The 1860s marked the beginning of the industrial age—a time of expansion in the state. New factories and businesses brought new jobs, a growing economy, and an influx of immigrants. Civil War veterans were returning and many required medical care. After five years of planning, on October 1, 1868, the new hospital opened its doors and has been serving the citizens of the state ever since.
Through wars, epidemics and disasters, Rhode Island Hospital has been ready to respond to the ever shifting needs of the population. When the 1918 influenza epidemic struck, the hospital treated 1,373 patients for the illness. In 1933, when the nation was in the grip of the Great Depression, the hospital’s outpatient clinics were inundated, but were able to handle more than 112,000 patient visits. When hurricanes or blizzards hit, Rhode Island Hospital remained open and ready to respond, even providing shelter and meals to those stranded or seeking refuge.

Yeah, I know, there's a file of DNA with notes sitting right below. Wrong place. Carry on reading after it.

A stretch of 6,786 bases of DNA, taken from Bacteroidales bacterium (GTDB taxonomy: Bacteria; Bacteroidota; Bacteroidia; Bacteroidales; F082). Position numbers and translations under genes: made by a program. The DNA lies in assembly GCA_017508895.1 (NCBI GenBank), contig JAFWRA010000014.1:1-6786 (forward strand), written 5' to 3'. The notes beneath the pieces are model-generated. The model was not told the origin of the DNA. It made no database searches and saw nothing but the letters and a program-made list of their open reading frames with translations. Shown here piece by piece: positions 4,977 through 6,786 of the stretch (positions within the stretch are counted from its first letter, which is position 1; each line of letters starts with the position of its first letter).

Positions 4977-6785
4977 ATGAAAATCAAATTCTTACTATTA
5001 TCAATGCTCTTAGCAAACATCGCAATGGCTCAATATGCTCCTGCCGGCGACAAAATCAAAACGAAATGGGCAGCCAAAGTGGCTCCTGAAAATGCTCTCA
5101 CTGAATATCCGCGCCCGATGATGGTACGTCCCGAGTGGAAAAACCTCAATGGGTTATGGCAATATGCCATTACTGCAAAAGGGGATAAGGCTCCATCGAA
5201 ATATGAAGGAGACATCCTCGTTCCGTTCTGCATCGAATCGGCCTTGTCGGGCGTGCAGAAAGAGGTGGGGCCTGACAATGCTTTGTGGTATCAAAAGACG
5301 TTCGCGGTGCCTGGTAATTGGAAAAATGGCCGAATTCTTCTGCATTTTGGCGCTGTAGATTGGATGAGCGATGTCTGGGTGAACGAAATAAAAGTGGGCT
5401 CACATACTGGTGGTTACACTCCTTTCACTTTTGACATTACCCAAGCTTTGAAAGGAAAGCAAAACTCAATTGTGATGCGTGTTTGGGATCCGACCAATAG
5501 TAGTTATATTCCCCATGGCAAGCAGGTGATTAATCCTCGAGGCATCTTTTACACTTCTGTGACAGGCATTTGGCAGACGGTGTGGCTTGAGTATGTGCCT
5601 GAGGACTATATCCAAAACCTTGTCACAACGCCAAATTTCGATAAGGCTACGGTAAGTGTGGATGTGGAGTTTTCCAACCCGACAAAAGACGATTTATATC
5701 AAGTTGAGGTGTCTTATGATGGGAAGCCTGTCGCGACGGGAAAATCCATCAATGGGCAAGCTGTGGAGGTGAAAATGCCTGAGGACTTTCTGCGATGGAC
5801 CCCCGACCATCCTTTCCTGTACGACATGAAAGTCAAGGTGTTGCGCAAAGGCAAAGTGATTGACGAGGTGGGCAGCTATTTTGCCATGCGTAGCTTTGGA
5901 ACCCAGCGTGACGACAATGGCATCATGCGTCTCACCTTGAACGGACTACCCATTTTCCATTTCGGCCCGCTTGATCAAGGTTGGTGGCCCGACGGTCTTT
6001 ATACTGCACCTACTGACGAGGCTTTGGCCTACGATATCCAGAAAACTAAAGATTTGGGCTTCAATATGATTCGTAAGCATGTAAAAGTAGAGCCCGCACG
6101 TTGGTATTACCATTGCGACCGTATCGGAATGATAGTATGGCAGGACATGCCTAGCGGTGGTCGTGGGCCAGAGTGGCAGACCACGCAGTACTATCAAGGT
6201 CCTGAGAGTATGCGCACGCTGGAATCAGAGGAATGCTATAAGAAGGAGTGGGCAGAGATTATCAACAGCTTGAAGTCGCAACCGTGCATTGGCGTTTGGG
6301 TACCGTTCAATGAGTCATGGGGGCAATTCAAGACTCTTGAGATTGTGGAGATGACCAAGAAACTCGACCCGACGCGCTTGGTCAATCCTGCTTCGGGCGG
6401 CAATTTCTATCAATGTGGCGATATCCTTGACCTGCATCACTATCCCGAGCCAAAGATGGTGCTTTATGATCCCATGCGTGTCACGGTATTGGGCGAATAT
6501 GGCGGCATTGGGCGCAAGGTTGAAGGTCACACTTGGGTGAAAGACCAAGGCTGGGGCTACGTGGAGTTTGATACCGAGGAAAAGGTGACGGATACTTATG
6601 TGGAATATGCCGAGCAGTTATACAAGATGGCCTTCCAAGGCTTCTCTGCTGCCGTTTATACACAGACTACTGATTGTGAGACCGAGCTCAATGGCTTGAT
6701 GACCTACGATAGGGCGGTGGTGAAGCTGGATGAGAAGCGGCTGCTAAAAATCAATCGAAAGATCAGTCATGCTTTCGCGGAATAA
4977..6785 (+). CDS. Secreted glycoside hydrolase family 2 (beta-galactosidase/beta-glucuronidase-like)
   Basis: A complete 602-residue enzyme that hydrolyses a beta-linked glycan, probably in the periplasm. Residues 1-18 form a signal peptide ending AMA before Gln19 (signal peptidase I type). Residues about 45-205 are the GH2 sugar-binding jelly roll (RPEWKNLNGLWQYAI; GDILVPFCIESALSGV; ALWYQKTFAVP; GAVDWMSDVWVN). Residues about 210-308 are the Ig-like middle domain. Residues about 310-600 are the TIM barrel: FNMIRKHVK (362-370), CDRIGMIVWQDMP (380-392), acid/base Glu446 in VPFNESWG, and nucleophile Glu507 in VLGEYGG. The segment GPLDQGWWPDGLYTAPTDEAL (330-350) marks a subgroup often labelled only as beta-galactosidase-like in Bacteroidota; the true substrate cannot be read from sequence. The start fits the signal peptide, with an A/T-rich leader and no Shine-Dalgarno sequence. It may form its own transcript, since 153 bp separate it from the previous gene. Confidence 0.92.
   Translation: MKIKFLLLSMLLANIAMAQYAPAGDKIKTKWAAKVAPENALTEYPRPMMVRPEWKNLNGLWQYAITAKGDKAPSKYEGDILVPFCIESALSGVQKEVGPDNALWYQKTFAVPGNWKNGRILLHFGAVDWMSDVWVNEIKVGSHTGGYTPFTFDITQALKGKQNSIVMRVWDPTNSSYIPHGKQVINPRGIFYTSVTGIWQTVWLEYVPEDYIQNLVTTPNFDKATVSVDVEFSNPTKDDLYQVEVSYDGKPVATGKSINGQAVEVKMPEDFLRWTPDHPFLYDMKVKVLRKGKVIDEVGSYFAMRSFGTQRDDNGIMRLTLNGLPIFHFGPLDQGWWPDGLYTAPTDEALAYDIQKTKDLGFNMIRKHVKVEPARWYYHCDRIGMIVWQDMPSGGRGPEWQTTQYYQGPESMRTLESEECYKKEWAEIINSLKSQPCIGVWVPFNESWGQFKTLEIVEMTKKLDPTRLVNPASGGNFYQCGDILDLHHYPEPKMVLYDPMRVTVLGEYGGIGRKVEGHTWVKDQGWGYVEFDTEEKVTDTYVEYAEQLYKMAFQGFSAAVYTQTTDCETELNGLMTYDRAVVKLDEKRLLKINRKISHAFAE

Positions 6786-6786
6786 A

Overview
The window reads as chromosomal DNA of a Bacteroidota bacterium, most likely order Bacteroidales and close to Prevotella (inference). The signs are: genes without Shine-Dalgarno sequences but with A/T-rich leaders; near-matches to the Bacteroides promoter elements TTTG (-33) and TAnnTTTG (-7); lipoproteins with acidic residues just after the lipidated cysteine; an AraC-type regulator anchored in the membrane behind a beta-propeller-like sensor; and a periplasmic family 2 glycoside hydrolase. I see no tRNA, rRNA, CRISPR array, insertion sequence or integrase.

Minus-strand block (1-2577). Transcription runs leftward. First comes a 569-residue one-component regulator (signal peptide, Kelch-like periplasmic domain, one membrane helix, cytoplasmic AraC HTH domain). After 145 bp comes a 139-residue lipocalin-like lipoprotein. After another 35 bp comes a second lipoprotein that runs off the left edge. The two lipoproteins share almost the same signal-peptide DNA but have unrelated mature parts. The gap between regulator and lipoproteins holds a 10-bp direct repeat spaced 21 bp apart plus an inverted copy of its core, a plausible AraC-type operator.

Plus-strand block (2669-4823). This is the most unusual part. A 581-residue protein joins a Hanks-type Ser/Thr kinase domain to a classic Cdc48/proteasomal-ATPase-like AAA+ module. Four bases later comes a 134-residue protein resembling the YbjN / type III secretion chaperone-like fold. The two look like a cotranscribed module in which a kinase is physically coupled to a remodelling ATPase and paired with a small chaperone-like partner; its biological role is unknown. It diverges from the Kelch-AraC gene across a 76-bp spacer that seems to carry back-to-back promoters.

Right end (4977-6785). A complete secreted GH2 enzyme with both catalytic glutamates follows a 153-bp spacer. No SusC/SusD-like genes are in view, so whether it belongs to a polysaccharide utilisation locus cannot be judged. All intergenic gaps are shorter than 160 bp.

While responding to the vagaries of nature, politics and the economy, Rhode Island Hospital has experienced its own evolutionary leaps. In addition to many fruitful periods of infrastructure development and the provision of new services, the hospital took major steps toward becoming a regional center of research and learning.